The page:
Isn’t it amazing that only a short time ago Dr. Kevorkian was vilified for assisted euthanasia. Â And yet, now according to lead articles in JAMA and the New England Journal of Medicine, the cost of end-of-life care is being discussed as a potential way to cut waste expenditures in healthcare. Â This will be addressed by Berwick who was made head of CMS (centers of Medicare and Medicaid services).
Clinical benefit will be analyzed so that intervention may be denied when there is no expectance of recovery.
Whether or not to pay for life-support or maintain someone who has a degenerating condition may become “ethical” all of a sudden. Â The same goes for premature infants or cerebral palsy or just any noncorrective defect in a child. Â Where do we draw the line?
The difference between this debate and Dr. Kevorkian is that at least with Dr. K, only those who chose death or the absence of treatment were denied the treatment. Â Those who wished to receive treatment, still got it.
It is a matter of maintaining our dignity and our humanity.
Perhaps you have heard that Chief Judge Royce C. Lamberth of Federal District Court of the Washington D.C. has put the brakes on stem cell aid? Â Many thought that after President Obama gave the nod in 2009 for stem cell research expansion, that it was a “done- deal”. Â Apparently not.
The judge has objected in his temporary injunction that federal policy should return to the “status quo”, though few know what that actually is. Â Mr. Lamberth objects to the use of frozen embryos for research.
Scientists are unsure whether the ruling is limited to the use of government funds but that research may continue if funded privately. Â Others wonder if the ruling specifies the cessation of research.
With all the controversy surrounding stem cells you may have missed hearing about many of the health benefits or that it currently Â has many uses for treating serious diseases. In addition, stem cells may be used for tissue replacement. Tragically, many people die today while waiting for organ or tissue transplants.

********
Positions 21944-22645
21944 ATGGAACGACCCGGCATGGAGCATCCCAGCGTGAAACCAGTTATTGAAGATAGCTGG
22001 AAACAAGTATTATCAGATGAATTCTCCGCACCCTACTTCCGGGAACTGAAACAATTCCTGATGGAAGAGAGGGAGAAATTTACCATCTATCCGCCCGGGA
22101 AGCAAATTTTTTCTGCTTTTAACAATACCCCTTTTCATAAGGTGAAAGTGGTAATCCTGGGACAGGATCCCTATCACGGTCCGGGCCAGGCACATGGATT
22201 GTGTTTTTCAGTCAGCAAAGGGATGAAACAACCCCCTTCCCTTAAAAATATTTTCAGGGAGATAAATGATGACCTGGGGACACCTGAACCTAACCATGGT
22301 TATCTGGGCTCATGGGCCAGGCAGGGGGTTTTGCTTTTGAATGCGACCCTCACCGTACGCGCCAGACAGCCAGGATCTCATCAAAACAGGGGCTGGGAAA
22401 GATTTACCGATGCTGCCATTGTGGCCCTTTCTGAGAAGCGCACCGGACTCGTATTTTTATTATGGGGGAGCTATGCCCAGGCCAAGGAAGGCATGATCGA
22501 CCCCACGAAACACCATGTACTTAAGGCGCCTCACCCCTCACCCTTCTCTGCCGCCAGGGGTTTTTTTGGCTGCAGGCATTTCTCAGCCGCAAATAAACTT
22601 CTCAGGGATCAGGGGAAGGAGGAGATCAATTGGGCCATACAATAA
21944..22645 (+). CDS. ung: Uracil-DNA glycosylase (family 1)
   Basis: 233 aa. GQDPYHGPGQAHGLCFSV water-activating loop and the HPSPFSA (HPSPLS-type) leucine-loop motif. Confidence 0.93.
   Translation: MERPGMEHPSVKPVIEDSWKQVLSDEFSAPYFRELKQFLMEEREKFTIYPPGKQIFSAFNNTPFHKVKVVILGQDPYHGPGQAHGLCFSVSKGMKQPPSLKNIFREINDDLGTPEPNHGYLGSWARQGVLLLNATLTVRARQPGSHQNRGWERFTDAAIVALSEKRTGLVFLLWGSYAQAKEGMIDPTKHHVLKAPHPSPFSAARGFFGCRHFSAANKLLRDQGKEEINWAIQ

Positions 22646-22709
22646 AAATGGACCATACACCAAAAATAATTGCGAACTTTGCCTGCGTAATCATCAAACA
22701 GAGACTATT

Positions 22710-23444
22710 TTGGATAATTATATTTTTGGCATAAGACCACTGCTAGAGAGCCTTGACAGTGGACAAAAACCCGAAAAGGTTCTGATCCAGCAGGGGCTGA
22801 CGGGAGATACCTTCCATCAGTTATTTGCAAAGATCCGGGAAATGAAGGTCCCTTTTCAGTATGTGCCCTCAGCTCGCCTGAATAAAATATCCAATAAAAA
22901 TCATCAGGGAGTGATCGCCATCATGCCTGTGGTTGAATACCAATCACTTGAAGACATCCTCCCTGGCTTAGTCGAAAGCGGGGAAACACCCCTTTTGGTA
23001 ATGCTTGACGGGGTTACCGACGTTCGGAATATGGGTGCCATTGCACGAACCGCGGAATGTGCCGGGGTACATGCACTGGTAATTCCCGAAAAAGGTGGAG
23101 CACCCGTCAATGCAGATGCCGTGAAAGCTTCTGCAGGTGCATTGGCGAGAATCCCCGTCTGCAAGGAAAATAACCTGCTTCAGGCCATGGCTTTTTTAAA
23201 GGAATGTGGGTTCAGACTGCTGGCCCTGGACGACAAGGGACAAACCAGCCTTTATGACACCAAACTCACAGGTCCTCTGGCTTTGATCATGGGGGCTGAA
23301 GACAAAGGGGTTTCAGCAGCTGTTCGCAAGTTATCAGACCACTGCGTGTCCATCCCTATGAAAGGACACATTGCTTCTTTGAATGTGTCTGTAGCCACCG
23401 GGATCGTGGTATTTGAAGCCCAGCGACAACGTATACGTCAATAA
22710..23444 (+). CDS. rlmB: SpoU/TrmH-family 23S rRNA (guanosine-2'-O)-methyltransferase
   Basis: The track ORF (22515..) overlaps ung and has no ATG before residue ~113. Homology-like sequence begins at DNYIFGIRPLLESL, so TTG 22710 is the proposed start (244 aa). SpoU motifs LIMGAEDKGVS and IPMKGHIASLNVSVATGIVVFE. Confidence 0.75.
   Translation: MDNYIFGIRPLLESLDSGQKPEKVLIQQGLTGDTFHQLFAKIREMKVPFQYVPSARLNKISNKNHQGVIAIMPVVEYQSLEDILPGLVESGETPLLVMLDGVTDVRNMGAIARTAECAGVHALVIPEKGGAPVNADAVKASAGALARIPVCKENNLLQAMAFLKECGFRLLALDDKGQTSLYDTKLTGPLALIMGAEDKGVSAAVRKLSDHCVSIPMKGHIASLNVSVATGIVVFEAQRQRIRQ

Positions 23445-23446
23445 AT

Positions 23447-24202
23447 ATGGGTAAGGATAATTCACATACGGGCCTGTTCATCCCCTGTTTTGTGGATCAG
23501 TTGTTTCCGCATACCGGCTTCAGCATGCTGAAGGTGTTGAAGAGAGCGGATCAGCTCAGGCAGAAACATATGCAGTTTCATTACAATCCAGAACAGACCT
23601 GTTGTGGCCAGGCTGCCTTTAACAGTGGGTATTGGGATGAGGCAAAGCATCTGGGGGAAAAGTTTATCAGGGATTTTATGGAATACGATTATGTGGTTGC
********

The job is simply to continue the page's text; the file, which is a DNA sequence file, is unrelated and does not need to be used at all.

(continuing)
Ailments that Stem Cells have been shown to help:
- Parkinson’s disease
- Type I diabetes
- Burn victims
- Cardiovascular diseases
The possibility to reverse disease has been explored with rejuvenating cardiac tissue in those suffering from heart attacks or cardiac damage. Think of replacing brain cells in Parkinson’s disease or senility!
The exciting possibilities are endless!
Yet we may not get to see the benefits. Â Stem cells can be derived from other sources like umbilical cord blood. Â Let us not forget this.
Also ask yourself, with the thousands of frozen embryos no longer being used, what will actually become of them if they are not being used? Â How long will we be responsible for keeping them in limbo?
And by not having the benefits that the stem cells would provide, at what cost will this be?
How does President Obama plan to save money for Medicare?
According to Richard Foster, the Medicare chief actuary, in the 2010 Medicare Trustees Report, projections for decreases and savings in Medicare spending are totally unrealistic because providers cannot cope financially with the cuts and meet their expenses.
The prices paid by Medicare for health services are very likely to fall increasingly short of the costs of providing these services.â€
The Presidentâ€™s savings are derived from overall cuts to Medicare including markedly decreased reimbursements for care to seniors. It also assumes that healthcare providers will react by becoming more efficient and productive, finding ways to provide the same benefits at a lower cost.
According to Mr. Fosterâ€™s projections, by 2019, Medicare reimbursements will actually fall below that of Medicaid payments. Studies have shown that Medicaid patients cannot get proper medical care accessibility in a timely fashion.
Simply put, with the Medicare slashes that the White House proposes regularly, unless seniors are wealthy enough to pay for care, there will just not be any care for them.
Do you have any suggestions on the issue?
A recent survey looked at the question ” What percentage of Adults in the U.S. look for their healthcare information online?”. Â This has been an ongoing study with comparisons between years as more people become tech saavy.
Where as 51% of adults searched the web in 2004 and 27% in 1998, a whopping 76% of adults now search the web for health information. Of these adults 86% stated that it was helpful and worthwhile.